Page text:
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Shack :  In Praise of an Australian Icon - Simon Griffiths


In Praise of an Australian Icon

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Product Description

In Australia shacks have become our protest against the brick veneer, the place where we unwind on holiday, the workshop that feeds our soul. Photographer Simon Griffiths has travelled the countryside, from Jericho in Tasmania to the remote coast of Broome, to bring us images of shacks that are both familiar and exotic. We meet the shack dwellers – a mix of artists, environmentalists, fishermen, homebuilders and socialites – and experience the pleasure of inhabiting spaces that are at once monuments to self-expression and symbols of old-fashioned common sense.

Beautifully put-together, Shack is a book that takes us back in history, out into the remote reaches of the famous Australian landscape and inwards to connect with our common desire for retreat and renewal.

About The Author

Simon Griffiths is a leading photographer of food, interiors and gardens, and he has worked closely with Paul Bangay on all his books. Simon's photography appears frequently in the major lifestyle magazines, and in books such as Stephanie Alexander's Cooking & Travelling in South-West France.

In the field of gardening and landscape design he has collaborated with Rick Eckersley and Lisa Stafford on their new book Outside, and with Susan Irvine on Rose Gardens of Australia and The Garden at Forest Hall.



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(3 of 3 customers found this review helpful)


Lovely photographic journey


from Brisbane

About Me Casual Reader

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    Comments about Shack:

    Although quite a simple format, its a lovely reference book of Australia's architectural simplicity when council is left out of the picture and budget constraints apply. Someone stole my first copy so I've actually bought it twice, could there be any higher recommendation to buy this book.

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    The idea for this book came to me as I was feasting on freshly caught and cooked crabs at the Beer brothers' beach shack at Port Parham in South Australia - a traditional Aussie beach shack, full of the smells of salt, sand and fish. Colin Beer and his brother keep the place so that they can go fishing and crabbing, and I could see why it was so loved by the family. It's a spot where kids can run wild and nothing is precious ­indeed all the furniture and fittings have had previous lives in other houses. Here no one worries if things rust or look shabby. It's all about enjoying the coast and the catch. The shack's a place you can hose out at the end of summer, lock up, leave and not worry about.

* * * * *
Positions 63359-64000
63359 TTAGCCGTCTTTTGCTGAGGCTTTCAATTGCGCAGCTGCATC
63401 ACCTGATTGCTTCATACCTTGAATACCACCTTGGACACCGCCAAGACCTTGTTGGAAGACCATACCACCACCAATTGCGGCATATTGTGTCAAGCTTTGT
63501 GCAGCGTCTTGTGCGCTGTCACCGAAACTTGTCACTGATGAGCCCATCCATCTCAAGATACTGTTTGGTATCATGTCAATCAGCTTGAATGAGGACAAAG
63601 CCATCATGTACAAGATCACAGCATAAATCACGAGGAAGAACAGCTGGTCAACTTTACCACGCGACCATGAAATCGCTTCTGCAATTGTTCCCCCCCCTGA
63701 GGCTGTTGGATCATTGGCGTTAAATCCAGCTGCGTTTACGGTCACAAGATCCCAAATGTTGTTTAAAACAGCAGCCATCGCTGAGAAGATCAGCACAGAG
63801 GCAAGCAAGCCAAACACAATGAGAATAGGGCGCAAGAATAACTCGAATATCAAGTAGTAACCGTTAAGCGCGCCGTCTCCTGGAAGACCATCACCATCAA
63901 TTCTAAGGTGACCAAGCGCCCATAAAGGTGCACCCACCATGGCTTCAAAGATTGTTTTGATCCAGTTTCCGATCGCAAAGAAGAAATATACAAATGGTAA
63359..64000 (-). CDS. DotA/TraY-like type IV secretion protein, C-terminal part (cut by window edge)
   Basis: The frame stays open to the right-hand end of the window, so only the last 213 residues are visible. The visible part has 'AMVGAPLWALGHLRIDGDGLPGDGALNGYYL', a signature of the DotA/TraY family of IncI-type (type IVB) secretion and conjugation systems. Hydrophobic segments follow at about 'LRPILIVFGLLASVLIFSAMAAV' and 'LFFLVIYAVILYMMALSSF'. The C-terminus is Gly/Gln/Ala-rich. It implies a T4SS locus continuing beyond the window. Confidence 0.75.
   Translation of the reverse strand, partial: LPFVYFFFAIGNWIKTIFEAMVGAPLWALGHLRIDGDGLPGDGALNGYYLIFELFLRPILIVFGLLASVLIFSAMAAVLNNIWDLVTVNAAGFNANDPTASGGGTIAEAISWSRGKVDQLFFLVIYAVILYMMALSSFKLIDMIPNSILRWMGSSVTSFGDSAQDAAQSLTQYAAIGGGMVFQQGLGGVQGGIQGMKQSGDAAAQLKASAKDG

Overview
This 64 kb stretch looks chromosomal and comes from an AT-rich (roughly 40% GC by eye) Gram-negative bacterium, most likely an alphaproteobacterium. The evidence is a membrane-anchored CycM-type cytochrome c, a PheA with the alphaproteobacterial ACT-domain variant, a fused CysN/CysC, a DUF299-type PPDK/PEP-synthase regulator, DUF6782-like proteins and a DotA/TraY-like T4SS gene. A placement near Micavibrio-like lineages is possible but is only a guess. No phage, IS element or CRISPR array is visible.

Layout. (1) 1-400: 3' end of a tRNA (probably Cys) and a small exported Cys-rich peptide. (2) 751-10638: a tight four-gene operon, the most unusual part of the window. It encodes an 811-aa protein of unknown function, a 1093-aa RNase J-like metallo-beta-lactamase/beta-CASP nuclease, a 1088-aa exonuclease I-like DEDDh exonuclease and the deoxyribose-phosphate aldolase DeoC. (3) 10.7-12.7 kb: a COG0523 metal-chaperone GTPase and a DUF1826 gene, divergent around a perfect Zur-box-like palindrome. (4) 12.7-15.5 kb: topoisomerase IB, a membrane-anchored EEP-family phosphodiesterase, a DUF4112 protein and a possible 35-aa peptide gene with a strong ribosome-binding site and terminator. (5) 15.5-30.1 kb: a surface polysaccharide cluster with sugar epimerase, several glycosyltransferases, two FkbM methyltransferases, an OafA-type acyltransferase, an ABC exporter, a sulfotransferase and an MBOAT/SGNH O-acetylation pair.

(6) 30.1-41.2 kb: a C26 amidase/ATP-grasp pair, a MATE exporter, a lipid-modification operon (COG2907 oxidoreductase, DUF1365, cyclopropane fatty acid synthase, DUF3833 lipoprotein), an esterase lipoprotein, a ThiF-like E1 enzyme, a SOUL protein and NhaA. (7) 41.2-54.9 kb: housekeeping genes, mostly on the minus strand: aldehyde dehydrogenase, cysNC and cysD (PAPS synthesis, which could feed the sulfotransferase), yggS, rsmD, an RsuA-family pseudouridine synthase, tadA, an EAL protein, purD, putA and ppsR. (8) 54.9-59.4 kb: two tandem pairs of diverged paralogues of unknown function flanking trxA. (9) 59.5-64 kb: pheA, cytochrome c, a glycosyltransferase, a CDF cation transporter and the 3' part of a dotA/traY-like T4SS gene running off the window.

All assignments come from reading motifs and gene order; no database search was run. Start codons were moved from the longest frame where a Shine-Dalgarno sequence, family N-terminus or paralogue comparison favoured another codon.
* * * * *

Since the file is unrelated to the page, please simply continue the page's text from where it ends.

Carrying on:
Australia has had a tradition of building shacks since the first colonial settlement. Anything and everything that could be used was pressed into service: tree bark, canvas, tin and rough-hewn timbers, along with wire, rope and handmade nails. Materials were scarce so a make-do spirit was born. As pastoral runs spread out without fences to protect their boundaries, shepherds were housed in huts to keep an eye on flocks in remote parts of the properties. In the mid-nineteenth century the discovery of gold brought a flood of new settlers to the Australian colonies, and again tents and bark huts provided basic protection. Shacks were built on shorelines, too, first as crude shelters for fishing communities, then later as cheap fibro beach houses that meant any Australian could spend summer by the sea.

    Colonial life in a shack may have been hard, but today's shacks are cheery places. Many people choose to live in one rather than a 'proper' home, or to take a break in one rather than a luxurious holiday house. They opt for an uncomplicated life and a place that makes few demands on them. Many also want to help reduce our footprint on the planet - it's an ecological as well as a lifestyle choice to consume less, to reduce energy usage, to make family and friends rather than possessions the centre, and to enjoy the simpler pleasures. Shacks make people happy.

    Over the years as I've driven around Australia on photographic assignments, I've been amazed by how many shacks there are, and by the remote and unexpected places I've found them in. Sometimes they are an abandoned ruin slowly returning to nature, roof rusting, paint flaking, wood rotting. Our equivalent of Europe's classical ruins are our deserted shacks - reminders of times past and British settlement's short history. '

    As well as including evocative ruins, the shacks photographed for this book range from the traditional small, economical places that people live or work in, to inner-city converted industrial spaces, to designers' whimsical playhouses and to comforting retreats from everyday life. They might be built from recycled materials, rough timber, localstone, mud bricks, straw bales, found objects or alternative-energy materials. A friend's 'hermit's shack' at the bottom of her garden, teepees in the bush, a retreat affectionately called the _bong­alow', artists' shacks where creativity flows: each has its own story to tell.

    I see many different styles of architecture in my travels overseas as well as in Australia, from exciting designer dream-houses to fairy tale castles to romantic villas and everything in between. I'm never envious of those huge houses. Whereas a 'modest shack on a bush block - give me that any day.

    ISBN: 9781920989125
    ISBN-10: 1920989129
    Audience: General
    Format: Hardcover
    Language: English
    Number Of Pages: 212
    Published: 25th October 2010
    Country of Publication: AU
    Dimensions (cm): 23.6 x 18.8  x 2.7
    Weight (kg): 0.81
    Edition Number: 1